Part of Lesson Plan: **Typical Computerized Engine Control Operation (updated) by Sergio Marquez
Activity Overview / Details
Have students follow along using the textbook ( Thomson Delmar Learning, "Automotive Technology: A Systems Approach," 4th edition ), pages 830-837.
Start by explaining that there are 10 primery input sensors, and they are:
Engine coolant Temperature (ECT) Sensor: This sensor inputs to the pcm at what temperature the engine is at, by reading the temperature of the coolant, and you can find this sensor around the thermostat housing. See fig. 33-4.
Barometric Pressure (BARO) and Manifold Absolute Pressure (MAP) Sensors: This sensor monitors engine vacuum for the ECM/PCM to adjust air/fuel mixture and timing at different altitudes and engine load conditions, and you can find this sensor on the intake manifold or around the engine with a vacuum hose going to it from the intake manifold. See fig. 33-8.
Engine Position Sensors: This sensor inputs to the computer the speed of the engine and when the piston in each cylinder is at Top Dead center (TDC). The input is critical for adjusting the timing and the fuel injection delivery. and you can find this sensor in front of the engine near the crankshaft pully. See fig. 33-5.
Engine Speed Sensor: Similar to the engine position sensor, the information from this sensor may be used by the ecm/pcm computer for determining Ignition timing (Advance), fuel delivery, emission control, torque converter clutch operation, and engine idle speed. You can find this sensor anywhere close to the crankshaft. See fig. 33-5.
Intake Air Temperature (IAT) Sensor: This sensor is a thermistor. Its resistance decreases as intake air temperature increases and increases when the intake air temperature decreases. The ecm/pcm uses this input to help calculate fuel delivery. Cold air is denser; therefore, a richer air/fuel mixture is required, and warmer air leaner air/fuel mixture. You can find this sensor on the intake air duct before the Mass Air Flow Sensor (MAF). See fig. 33-6.
Knock Sensor (KS): The knock sensor sends a signal to the ecm/pcm if a detonation is occurring in the cylinders. In turn, the computer retards the timing to avoid the knock. You can find this sensor on the engine block near the middle cylinders. See fig. 33-7.
Mass Air Flow (MAF) Sensor: This sensor measures the flow of air entering the engine. This measurement of airflow is a reflection of engine load (throttle opening and air volume), This measurement of air entering the engine determines the 14.7 parts of air to 1 part of fuel ratio. There are three types of (MAF) sensors: the vane-type, heated resister-type, and the hot wire -type. You can find this sensor on the intake air duct after the intake Air Temperature (IAT) Sensor and before the throttle plate. See fig. 33-6.
Oxygen Sensor (O2S): The oxygen sensor, or lambda sensor, as it is referred to on many import vehicles, is the key sensor in calculating and maintaining a balanced air/fuel mixture under all load conditions. There is one (O2S) or as much as six (O2S) found on the latest vehicles, there are two types and they are, single wire (O2S) and four wire (HOS). You can find this sensor on the exhaust manifold, exhaust pipe, and before and after the catalytic converter. See fig. 33-9.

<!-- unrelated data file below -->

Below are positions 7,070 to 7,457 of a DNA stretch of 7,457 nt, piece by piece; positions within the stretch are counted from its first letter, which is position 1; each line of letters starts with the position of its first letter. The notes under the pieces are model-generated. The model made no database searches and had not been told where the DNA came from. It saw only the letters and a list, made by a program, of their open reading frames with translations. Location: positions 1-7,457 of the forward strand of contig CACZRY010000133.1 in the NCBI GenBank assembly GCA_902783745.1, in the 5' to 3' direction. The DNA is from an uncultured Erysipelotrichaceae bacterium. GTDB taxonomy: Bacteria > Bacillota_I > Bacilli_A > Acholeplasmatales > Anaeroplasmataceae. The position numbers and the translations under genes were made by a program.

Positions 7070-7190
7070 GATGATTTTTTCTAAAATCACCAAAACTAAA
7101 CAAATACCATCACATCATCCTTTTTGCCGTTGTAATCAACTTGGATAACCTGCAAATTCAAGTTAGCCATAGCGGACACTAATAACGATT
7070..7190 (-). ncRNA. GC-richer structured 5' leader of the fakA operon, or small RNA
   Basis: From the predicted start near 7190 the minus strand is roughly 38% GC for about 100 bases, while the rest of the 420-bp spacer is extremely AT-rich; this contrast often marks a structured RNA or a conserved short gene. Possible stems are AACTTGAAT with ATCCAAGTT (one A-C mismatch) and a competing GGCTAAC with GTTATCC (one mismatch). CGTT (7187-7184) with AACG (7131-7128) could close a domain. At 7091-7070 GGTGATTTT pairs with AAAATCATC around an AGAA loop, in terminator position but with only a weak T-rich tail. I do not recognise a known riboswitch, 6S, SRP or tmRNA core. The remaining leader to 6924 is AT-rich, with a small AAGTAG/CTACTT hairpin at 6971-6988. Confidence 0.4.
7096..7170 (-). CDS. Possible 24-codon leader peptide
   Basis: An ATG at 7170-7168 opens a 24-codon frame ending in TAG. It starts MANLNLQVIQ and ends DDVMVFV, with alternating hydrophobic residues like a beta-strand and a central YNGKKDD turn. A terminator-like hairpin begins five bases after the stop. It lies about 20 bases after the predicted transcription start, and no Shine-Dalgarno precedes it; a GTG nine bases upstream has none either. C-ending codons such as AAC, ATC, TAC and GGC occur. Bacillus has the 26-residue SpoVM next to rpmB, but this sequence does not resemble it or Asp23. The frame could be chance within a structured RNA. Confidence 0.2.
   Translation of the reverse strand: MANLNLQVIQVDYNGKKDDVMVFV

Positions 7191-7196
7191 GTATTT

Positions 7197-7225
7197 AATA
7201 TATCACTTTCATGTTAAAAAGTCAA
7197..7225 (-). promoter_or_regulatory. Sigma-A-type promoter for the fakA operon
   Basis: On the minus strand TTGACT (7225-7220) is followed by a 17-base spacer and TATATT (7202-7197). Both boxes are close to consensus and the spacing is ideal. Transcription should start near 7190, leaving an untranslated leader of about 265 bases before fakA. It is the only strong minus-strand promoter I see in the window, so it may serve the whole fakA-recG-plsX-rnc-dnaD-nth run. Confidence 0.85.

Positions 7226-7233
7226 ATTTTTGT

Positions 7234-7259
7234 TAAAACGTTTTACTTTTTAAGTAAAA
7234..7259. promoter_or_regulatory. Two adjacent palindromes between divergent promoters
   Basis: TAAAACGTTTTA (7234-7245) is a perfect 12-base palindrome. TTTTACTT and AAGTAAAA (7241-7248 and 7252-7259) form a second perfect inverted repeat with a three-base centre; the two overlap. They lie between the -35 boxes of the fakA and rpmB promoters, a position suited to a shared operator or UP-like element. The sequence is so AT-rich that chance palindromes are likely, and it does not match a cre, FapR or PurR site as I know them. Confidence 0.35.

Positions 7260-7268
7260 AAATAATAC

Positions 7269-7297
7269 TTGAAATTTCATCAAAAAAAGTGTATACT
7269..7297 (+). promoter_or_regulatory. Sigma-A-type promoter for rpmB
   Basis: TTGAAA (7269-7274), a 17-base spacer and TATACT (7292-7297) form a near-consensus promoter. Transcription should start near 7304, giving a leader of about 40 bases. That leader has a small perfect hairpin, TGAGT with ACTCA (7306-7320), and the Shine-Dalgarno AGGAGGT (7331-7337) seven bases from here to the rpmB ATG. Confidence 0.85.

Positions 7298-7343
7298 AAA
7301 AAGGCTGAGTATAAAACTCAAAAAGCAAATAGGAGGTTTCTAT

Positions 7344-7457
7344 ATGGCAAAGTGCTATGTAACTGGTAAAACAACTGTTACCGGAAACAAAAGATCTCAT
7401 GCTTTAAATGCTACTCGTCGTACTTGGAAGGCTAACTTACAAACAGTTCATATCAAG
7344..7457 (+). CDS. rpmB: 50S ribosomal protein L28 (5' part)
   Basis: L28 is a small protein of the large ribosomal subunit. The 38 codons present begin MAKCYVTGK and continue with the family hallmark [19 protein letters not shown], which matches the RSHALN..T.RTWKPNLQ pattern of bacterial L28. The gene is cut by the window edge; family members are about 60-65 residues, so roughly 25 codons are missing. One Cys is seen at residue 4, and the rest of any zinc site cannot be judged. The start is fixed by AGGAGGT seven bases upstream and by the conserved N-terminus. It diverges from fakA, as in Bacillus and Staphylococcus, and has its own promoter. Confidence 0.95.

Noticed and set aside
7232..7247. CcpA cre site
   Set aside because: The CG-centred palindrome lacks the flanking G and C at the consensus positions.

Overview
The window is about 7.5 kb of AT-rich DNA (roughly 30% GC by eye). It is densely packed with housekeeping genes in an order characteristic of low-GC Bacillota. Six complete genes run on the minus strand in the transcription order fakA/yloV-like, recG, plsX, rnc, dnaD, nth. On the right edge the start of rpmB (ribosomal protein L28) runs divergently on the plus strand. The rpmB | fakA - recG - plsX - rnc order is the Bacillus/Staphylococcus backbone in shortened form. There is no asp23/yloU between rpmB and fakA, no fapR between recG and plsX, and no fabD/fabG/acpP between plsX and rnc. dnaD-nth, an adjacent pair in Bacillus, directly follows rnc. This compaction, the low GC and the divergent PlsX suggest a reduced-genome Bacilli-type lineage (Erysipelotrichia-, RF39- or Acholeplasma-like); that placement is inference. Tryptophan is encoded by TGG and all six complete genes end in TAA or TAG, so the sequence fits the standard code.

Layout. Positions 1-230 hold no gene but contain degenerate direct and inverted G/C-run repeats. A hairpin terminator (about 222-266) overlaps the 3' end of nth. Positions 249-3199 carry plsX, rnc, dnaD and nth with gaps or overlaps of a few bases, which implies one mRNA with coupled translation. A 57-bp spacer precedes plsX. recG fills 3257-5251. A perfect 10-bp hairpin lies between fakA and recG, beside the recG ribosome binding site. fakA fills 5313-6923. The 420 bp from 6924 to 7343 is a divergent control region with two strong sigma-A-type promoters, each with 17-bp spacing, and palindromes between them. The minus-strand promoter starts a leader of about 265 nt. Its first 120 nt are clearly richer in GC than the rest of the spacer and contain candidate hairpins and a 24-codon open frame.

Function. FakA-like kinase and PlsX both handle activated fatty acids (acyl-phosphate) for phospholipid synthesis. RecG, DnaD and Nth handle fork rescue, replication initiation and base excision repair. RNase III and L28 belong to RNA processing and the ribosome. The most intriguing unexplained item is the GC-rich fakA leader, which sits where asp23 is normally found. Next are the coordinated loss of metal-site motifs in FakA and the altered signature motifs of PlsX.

Throttle Position Sensor (TPS): All engines with electronic fuel injection and engines with carburator feed back systems use a (TPS) to inform the ecm/pcm of how fast the throttle is opening and at what position it's at. For example, closed or idle, cruise speed, or wide open throttle. It cross references this information with other sensors to verify the drivers intentions. You can find this sensor on the throttle body opposite of the throttle cam. See fig. 33-10.
Vehicle Speed Sensor (VSS) : This sensor informs the ECM/PCM the vehicle's speed in miles per hour. This input controls when the torque converter clutch in the transmission locks up and also is used to control the cruise control, EGR flow, and canister purge (EVAP). You can find this sensor on the transmission close to the output shaft. See fig. 33-11.
Materials / Resource
- ECM-PCM 001.jpg [ View Image ] [ Download Original ] Throttle Position Sensor Fig. 33-10
- ECM-PCM 002.jpg [ View Image ] [ Download Original ] Coolant Temperature Sensor Fig. 33-4
- ECM-PCM 003.jpg [ View Image ] [ Download Original ] Knock Sansor Fig. 33-7
- ECM-PCM 004.jpg [ View Image ] [ Download Original ] ECM/PCM Computer
- ECM-PCM 005.jpg [ View Image ] [ Download Original ] O2 Sensor Fig. 33-9
- ECM/PCM 006.jpg [ View Image ] [ Download Original ] O2 Sensor Fig. 33-9
- ECM/PCM 007.jpg [ View Image ] [ Download Original ] Vehicle Speed Sensor Fig. 33-11
- ECM/PCM 008.jpg [ View Image ] [ Download Original ] Engine Speed and Position sensor Fig. 33-5
- ECM/PCM 009.jpg [ View Image ] [ Download Original ] Manifold Absolute Sensor Fig. 33-8
- ECM/PCM 0010.jpg [ View Image ] [ Download Original ] Manifold Absolute Sensor Fig. 33-8